Wednesday, 27th October 2021
<To guardian.ng
Search
Breaking News:
Law  

Lawyer sues Army for allegedly conducting internal security operations illegally

By Joseph Onyekwere
12 October 2021   |   4:05 am
Human rights lawyer, Chief Malcom Omirhobo has sued the Nigerian Army at the Federal High Court, Lagos, asking the court to determine whether it is the duty of soldiers to handle internal security in the country.

Malcolm Omirhobo

Human rights lawyer, Chief Malcom Omirhobo has sued the Nigerian Army at the Federal High Court, Lagos, asking the court to determine whether it is the duty of soldiers to handle internal security in the country.

Also joined in the suit marked FHC/L/CS/1082/2021 are the Federal Government of Nigeria (2nd defendant) and the Attorney General of the Federation (AGF).

The plaintiff said he filed the action for himself and on behalf of the Nigerian public.

In his originating summons, he asked the court to tell whether by the clear interpretation and/or construction of the provisions of certain sections of laws, the statutory duties and responsibilities of overseeing the internal security of Nigeria, checkmating bandits, kidnappers, thugs, cultists, armed robbers, ethnic militia, cattle rustlers, communal crises, violent secessionist agitators, farmers/herders clashes as well as other sundry crimes throughout Nigeria is that of the Police and not that of the Nigerian Army.

The authorities he cited are sections 1 (1)(3), 214(1)(2)(a)(b)(c), 217(1) (2)(a)(b)(c)(d), 218(1)(3) and 305 of the 1999 Constitution of Nigeria; Sections 3 and 4 of the Nigerian Police Act, 2020 and Sections 1 (1)(2)(a)(b)(c)(3), 4 (a)(b)(c)(d)(e)(f), 8(1)(a)(b)(c)(d)(2) and (3) of the Armed Forces Act, Laws of the Federation of Nigeria, 2004.

The plaintiff also wants the court to tell if it is proper, civil, legal, lawful, constitutional and democratic for the defendants to institutionalise the use of the 1st defendant (Army) to perform the statutory duties and responsibilities of the Police via various military operations such as Still Water, Golden dawn, Enduring peace, Ayem Akpatuma, Crocodile smile and Python dance (Egwu Eke) now christened Atilogwu Udo, without following due process and in compliance with laws.

Consequently, the plaintiff is asking the court to declare that it is the statutory duties and responsibilities of the Police to oversee the internal security of Nigeria and to checkmate bandits, kidnappers, armed robbers, ethnic militia, cattle rustlers as well as other sundry crimes throughout Nigeria and not that of the 1st defendant.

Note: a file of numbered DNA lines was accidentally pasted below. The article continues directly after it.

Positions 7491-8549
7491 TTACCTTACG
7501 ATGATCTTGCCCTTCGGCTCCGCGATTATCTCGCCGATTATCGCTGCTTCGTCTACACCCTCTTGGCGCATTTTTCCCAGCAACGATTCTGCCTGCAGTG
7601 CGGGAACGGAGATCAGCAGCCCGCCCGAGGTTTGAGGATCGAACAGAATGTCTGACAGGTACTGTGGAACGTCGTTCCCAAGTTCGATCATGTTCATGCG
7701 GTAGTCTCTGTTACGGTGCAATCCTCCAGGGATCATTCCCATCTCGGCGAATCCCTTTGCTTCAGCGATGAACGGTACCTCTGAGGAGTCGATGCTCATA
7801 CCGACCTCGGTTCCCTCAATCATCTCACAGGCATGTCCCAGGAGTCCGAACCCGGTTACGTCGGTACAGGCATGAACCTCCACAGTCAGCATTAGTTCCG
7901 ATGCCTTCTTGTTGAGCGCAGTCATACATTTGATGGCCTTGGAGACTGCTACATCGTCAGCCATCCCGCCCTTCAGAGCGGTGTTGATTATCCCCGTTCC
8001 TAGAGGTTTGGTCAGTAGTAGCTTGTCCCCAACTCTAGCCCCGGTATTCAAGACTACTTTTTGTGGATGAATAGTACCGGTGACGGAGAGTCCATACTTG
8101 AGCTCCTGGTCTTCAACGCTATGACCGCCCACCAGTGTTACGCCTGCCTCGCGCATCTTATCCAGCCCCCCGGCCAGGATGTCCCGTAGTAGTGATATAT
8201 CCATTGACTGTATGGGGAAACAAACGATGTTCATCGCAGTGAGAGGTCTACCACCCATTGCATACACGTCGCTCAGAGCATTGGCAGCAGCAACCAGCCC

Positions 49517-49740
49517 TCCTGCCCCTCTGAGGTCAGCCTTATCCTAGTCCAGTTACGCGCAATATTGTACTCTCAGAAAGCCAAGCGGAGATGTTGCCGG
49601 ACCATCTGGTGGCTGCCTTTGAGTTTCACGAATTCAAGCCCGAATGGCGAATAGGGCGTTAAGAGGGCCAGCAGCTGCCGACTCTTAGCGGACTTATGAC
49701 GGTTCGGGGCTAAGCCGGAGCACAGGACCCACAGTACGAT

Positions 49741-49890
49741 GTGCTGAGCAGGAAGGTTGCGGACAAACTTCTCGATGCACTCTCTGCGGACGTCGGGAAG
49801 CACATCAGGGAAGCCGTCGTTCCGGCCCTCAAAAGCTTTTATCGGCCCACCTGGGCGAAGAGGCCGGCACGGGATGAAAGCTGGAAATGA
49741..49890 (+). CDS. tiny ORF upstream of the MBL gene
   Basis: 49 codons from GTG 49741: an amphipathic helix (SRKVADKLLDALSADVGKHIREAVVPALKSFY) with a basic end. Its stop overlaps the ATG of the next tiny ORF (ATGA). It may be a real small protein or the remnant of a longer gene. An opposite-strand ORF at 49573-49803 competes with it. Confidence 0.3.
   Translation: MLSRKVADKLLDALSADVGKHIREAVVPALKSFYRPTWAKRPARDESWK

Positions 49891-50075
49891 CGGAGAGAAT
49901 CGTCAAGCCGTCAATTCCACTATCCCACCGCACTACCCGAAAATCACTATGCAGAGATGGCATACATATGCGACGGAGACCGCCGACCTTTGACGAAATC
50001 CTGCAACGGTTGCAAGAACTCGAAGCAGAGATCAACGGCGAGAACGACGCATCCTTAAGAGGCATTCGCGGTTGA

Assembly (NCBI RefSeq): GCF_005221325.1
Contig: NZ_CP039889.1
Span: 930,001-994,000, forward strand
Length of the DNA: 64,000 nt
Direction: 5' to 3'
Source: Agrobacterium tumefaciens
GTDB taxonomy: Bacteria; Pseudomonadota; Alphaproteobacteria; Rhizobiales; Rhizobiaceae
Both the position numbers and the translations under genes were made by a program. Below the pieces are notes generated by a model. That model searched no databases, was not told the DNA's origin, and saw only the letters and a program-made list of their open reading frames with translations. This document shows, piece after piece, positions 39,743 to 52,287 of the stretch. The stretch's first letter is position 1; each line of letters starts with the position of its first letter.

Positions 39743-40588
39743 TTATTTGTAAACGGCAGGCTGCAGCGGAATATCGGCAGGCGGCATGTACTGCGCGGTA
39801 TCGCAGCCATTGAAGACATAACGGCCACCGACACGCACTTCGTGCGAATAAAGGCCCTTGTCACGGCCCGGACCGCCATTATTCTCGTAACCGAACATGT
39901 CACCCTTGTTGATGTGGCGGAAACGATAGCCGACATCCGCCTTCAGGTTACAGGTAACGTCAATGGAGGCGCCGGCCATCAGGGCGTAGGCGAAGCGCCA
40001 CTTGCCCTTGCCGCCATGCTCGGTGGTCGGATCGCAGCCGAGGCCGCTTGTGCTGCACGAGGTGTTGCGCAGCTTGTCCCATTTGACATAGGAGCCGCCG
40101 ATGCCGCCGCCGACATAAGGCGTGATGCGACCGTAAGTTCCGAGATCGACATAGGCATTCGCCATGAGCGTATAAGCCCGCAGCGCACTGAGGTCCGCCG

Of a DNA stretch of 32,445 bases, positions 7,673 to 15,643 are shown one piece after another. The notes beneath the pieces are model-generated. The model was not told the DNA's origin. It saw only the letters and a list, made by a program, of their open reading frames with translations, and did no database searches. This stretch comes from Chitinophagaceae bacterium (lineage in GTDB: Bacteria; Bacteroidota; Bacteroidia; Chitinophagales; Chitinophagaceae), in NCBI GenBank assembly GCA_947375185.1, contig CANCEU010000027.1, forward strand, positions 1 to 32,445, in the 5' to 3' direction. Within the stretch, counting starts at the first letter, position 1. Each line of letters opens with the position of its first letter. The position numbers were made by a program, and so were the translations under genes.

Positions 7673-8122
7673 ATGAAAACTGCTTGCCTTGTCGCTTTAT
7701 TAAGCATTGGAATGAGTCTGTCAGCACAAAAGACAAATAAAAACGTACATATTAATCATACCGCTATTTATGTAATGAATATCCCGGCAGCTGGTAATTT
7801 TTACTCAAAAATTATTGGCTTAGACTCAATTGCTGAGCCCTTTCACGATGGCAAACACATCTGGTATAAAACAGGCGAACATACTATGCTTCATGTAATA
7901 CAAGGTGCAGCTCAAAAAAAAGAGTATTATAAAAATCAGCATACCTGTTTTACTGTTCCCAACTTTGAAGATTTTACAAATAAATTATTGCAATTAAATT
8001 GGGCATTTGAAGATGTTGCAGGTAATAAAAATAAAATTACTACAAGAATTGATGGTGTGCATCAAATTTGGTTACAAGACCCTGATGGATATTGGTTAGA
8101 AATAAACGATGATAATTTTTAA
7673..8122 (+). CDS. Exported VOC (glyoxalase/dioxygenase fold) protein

He also wants a declaration that it is improper, illegal, unlawful, unconstitutional and undemocratic for the defendants to support and patronise the use of the 1st defendant to carry out the primary duties and responsibilities of the Police without following due process and in compliance with the laws.

“A declaration of this honourable court that it is improper, uncivil, illegal, unlawful, unconstitutional and undemocratic for the defendants to institutionalise the use of military operations such as Still Water, Golden dawn and Enduring peace Ayem Akpatuma, Crocodile smile and Python dance (Egwu Eke) now christened Atilogwu Udo to perform the statutory duties and responsibilities of the Police without following due process and compliance with law,” he prayed.

The lawyer is also asking the court to make an order to disband and/or proscribe all other military operations or exercises in Nigeria used by the defendants to usurp the functions, duties and responsibilities of the Police, for not following due process and non-compliance with the laws.

“An order of this honourable court restraining the 1st defendant, her servants, agents and/or privies whosoever by whatever name so described from further carrying on with Operations Ayem Akpatuma 2, Crocodile smile 4, Python dance (Egwu Eke) 4 and positive identification, Still Water, Golden dawn and Enduring peace and all other such operations throughout Nigeria, for not following due process and non compliance with law,” he prayed, asking for a perpetual injunction restraining the 1st defendant, its servants, agents and/or privies from carrying out the statutory duties and responsibilities of the Police in whatever name or form without following due process and in compliance with the law, among other prayers.

His application is supported by a 74-paragraph affidavit, in which he swore that the court has the jurisdiction to entertain public interest litigation for the benefit of Nigerians, adding that it would be in the overall interest of justice that his application is granted.